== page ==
On a side note, both prophets see a face of a man and not of an angel. The fact that in the iconography, and also on this tarot card, usually an angel is depicted, next to an eagle, a bull, and a lion, is probably because of the wings that the creatures in the two visions have.

The almond shape of the victory wreath on the Tarot of Marseilles card is a reference to the vesica piscis: a universal symbol for the merger of the opposites/duality. The almond shape has also been used in Christian art to communicate that Jesus had gone through a kundalini awakening.

In the fresco below, Jesus makes the sign of the sacred marriage (2 fingers together, 2=1). It is exactly placed on the almond-shaped lines. The eight-pointed stars surrounding Jesus are also an ancient symbol for the kundalini energy.

Vesica Piscis

Christ in Majesty, fresco from Santa Maria de Mur, Spain, mid-12th century.

Tarot of Marseille, by Jacques Viéville, 1650.

Jacques Viéville (left) has placed a male figure at the center of his card. The scepter in his hand, which symbolizes the spine with the kundalini energy flowing through it, is appropriately placed at the level of his crotch/pelvis.

The colors red and blue of his cloak are the classic colors for the masculine and feminine respectively, and refer to the fusion of opposites. The same applies in alchemy to the colors gold and silver (sun and moon) of the wreath of victory. The aureole represents an open crown chakra: the kundalini process is completed. His nakedness symbolizes devineness.

The animals around him refer to the mastering of his animal drives. This becomes even clearer when we place the card from the Etteilla III deck, from 1870, next to it (below left).

The man on the Etteilla card has a club instead of a scepter in his hand. We can safely assume that he has used it to conquer the four animals on this card, that are part of his inner world. The ouroboros around him is a symbol of inner oneness, just like the vesica piscis.

Etteilla III Tarot, 1870.
Etteilla used different names and a different numbering for his deck.

The Most Holy Trinity, Maarten van Heemskerck,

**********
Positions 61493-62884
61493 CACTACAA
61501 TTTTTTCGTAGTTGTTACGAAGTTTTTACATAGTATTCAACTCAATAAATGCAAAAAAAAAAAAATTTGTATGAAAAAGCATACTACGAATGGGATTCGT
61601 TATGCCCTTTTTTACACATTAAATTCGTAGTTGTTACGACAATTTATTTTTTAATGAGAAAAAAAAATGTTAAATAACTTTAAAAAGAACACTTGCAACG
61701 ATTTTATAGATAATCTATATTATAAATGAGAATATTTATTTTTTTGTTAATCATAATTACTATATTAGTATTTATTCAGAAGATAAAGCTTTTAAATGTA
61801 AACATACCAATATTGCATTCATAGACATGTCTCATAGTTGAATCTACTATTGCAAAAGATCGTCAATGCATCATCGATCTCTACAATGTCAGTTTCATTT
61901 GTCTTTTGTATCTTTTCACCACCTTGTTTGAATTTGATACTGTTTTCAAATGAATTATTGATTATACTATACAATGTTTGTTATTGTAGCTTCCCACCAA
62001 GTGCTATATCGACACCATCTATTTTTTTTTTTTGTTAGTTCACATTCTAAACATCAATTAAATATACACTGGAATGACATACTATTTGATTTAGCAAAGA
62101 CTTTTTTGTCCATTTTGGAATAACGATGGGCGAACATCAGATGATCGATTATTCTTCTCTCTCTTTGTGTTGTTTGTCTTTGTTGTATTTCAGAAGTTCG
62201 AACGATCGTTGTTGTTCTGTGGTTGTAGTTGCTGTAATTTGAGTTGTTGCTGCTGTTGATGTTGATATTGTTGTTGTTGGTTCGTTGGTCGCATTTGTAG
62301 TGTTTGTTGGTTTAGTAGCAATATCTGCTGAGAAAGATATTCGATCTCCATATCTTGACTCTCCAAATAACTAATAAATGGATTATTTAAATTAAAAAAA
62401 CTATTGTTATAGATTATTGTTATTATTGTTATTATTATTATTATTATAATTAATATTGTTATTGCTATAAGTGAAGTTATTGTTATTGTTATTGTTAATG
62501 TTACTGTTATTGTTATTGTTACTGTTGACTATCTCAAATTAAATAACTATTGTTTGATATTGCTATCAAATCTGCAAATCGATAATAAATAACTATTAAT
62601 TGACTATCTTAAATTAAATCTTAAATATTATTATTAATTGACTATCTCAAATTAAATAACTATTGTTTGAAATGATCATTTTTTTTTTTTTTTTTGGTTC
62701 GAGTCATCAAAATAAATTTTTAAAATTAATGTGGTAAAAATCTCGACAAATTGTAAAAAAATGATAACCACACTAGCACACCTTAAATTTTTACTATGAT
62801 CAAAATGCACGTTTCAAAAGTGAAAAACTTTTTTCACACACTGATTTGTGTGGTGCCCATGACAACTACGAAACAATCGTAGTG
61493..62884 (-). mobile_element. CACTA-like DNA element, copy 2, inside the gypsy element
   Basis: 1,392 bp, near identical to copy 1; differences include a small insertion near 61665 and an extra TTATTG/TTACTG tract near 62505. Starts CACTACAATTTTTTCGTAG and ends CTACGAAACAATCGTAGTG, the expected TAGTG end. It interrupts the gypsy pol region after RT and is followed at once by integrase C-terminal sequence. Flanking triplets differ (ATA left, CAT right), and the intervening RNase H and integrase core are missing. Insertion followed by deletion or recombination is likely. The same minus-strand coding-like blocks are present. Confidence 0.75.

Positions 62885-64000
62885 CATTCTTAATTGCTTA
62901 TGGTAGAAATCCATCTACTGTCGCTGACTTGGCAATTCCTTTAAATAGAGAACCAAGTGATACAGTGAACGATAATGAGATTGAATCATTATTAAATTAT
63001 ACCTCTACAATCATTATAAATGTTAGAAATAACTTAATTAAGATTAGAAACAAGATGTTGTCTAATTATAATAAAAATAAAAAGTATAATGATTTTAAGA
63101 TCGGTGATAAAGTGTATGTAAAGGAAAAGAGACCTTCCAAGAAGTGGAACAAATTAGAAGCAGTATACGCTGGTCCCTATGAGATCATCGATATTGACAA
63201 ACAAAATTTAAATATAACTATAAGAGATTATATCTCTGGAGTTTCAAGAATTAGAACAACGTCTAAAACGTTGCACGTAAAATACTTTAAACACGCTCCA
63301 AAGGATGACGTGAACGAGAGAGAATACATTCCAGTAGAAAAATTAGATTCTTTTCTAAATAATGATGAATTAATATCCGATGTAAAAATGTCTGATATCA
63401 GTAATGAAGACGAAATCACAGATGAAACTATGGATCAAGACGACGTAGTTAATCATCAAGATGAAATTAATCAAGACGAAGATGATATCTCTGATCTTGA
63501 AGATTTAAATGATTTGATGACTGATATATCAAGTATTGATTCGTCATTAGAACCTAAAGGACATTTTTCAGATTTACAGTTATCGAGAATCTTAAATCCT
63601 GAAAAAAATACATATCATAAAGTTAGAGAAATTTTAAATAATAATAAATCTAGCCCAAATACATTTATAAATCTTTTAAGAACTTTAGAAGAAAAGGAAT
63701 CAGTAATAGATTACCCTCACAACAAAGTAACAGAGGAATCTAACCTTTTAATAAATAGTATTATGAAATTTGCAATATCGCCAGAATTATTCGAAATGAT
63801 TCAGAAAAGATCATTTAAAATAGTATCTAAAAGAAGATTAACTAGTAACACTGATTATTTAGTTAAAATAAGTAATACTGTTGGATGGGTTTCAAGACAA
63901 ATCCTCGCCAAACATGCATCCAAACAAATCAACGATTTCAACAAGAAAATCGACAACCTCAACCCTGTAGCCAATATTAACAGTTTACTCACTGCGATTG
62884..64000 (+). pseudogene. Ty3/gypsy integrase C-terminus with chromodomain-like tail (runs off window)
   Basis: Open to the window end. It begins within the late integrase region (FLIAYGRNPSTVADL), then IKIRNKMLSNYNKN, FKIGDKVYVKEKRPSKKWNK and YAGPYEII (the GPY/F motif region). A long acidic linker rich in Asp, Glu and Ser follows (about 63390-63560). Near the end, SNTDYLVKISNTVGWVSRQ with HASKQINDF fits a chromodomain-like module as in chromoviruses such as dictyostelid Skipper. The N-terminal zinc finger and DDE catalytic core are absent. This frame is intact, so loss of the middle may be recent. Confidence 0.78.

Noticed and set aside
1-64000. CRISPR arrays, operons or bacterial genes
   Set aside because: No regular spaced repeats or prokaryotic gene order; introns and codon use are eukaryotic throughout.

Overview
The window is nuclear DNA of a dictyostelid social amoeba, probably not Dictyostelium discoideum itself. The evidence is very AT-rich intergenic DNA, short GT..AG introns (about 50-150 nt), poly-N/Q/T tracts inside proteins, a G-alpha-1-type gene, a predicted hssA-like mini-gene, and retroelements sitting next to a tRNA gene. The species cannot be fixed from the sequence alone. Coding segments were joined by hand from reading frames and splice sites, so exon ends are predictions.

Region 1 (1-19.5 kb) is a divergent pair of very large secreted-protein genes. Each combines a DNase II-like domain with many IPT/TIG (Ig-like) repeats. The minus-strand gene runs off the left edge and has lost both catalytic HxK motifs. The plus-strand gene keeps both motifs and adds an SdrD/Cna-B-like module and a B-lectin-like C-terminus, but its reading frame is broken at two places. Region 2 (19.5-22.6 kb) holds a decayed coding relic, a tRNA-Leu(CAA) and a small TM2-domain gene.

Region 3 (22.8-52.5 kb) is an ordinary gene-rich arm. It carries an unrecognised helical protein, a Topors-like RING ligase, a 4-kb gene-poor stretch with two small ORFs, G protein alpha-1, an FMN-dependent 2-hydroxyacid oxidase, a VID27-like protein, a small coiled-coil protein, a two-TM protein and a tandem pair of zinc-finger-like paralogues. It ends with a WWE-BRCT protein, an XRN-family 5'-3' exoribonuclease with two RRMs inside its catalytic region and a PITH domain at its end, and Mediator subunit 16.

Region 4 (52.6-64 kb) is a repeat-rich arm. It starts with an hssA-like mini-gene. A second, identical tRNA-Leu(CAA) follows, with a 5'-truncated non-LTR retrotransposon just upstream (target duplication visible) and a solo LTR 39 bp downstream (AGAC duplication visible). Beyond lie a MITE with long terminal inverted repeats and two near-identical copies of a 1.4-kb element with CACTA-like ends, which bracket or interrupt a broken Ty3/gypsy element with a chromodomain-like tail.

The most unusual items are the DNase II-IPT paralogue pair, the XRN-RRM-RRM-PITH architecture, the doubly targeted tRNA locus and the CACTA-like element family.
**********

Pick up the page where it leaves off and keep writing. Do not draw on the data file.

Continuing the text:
Rijksmuseum, 1550-1599.

The victory over the animalistic drives is also incorporated in the remarkable and revealing painting, above right, of Christ. He sits on top of the animals that represent the evangelists in the iconography. An unusual scene. The bull, which of the three animals specifically symbolizes the sexual urges, has been placed by the artist between the legs of Jesus. The color red (passion) of the bull enhances its symbolic significance. An angel holds two fingers of the left hand of Jesus together: the sign of the sacred marriage, which represents the fusion of opposites (2=1).

Francois Chosson opted a woman for his card (right). She has remained the archetype on most decks in the centuries following.

This woman can be interpreted on two levels. You can see her as a personification of the soul (usually seen as feminine) of the person who has conquered the world and him-/herself. She is also Sophia, God the Mother, the kundalini-shakti; the active force that has brought about the transformation process in man.

The woman has a stick in both hands. These are the two opposites from which all creation is built (good/evil, light/dark, male/female, etc). This interpretation is confirmed by the alchemical illustration below (left) in which Sophia is also depicted with two sticks. In line with the sticks we see two trees with dualistic characteristics: the sun and the moon, and the colors red and white, which in alchemy represent the opposites. The gold-colored phoenixes on both trees symbolize spiritual rebirth.

In four different ways, Francois Chosson communicates that the opposites have fused on his tarot card: the vesica piscis shape of the wreath of victory; the infinity sign that fastens the two halves of the wreath together; the colors blue and red of the scarf around the woman’s body, and her posture: she stands on one leg.

The symbolism of one leg (sitting, standing, or hanging) as a reference to inner oneness we also saw in tarot card nr 4  The Emperor, nr 11 Strength, and nr 12 The Hanged Man. This symbolism has also been used extensively in Christian painting to communicate in a veiled way that Jesus had experienced a kundalini awakening. Below, on the right, an example.

Tarot of Marseille, by Francois Chosson, 1736.

SOPHIA and the merging of the polar energies.
Miniature from an anonymous alchemical manuscript,

Only ONE LEG of Jesus is visible. The colors BLACK, WHITE, YELLOW AND RED refer to the four phases of the MAGNUM OPUS (click here). (Giuseppe Cesari, early 17th century)

The Oswald Wirth Tarot

Oswald Wirth’s card (right) contains few new elements. The woman now holds the two sticks in one hand, enhancing the image of a fusion. The sticks have a red and a blue button, the classic colors of the masculine and the feminine. This confirms that the sticks represent the polar energies.